Sometimes Continuity Sucks

Facetime stopped working on my laptop sometime this year. I don’t know anyone far away with whom I actually want to chat, so I only use it when Junglemonkey goes out of town. She’s out for a few days and today the Badb came back from camp and of course we all want to see one another. Junglemonkey called my cell phone and complained that we weren’t answering Facetime and we were pigs. It turns out that my iPod’s application was working okay (but we didn’t hear it beeping, in the other room, in my purse, etc.) but my laptop’s app wasn’t. It never rang. I should know, I was sitting at my computer while it was failing to connect.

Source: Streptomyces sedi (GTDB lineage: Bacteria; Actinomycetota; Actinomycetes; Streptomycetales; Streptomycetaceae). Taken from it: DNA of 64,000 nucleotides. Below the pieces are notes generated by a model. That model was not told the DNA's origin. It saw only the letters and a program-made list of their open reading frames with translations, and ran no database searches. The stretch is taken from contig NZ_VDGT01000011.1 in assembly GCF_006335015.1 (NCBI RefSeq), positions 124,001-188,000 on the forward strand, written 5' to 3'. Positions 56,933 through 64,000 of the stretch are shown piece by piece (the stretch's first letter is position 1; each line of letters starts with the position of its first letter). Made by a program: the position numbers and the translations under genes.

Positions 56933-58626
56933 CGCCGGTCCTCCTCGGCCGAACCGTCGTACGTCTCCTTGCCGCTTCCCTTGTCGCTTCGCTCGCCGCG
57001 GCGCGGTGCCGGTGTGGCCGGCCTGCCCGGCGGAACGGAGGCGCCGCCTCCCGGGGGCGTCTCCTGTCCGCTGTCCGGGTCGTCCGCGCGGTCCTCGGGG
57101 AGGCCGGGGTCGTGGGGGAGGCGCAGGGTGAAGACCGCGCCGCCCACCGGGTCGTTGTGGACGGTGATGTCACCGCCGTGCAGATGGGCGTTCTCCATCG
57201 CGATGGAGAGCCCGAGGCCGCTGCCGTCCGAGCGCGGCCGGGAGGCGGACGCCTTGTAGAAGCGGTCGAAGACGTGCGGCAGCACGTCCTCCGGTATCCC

Eventually, I got it sorted out. It turns out that this is a thing – some unspecified change gets made to an obscure security file and suddenly Facetime and other messaging clients Just Don’t Work. Thanks, Apple.

My computer is new. The operating system is new. However, I’ve had a Mac laptop since 2003 and whenever I upgrade I migrate my user. Some of the files on my hard drive still date back to those early days. In this case, the problem file dated from 2006. Holy cow, 2006! That was two computers ago!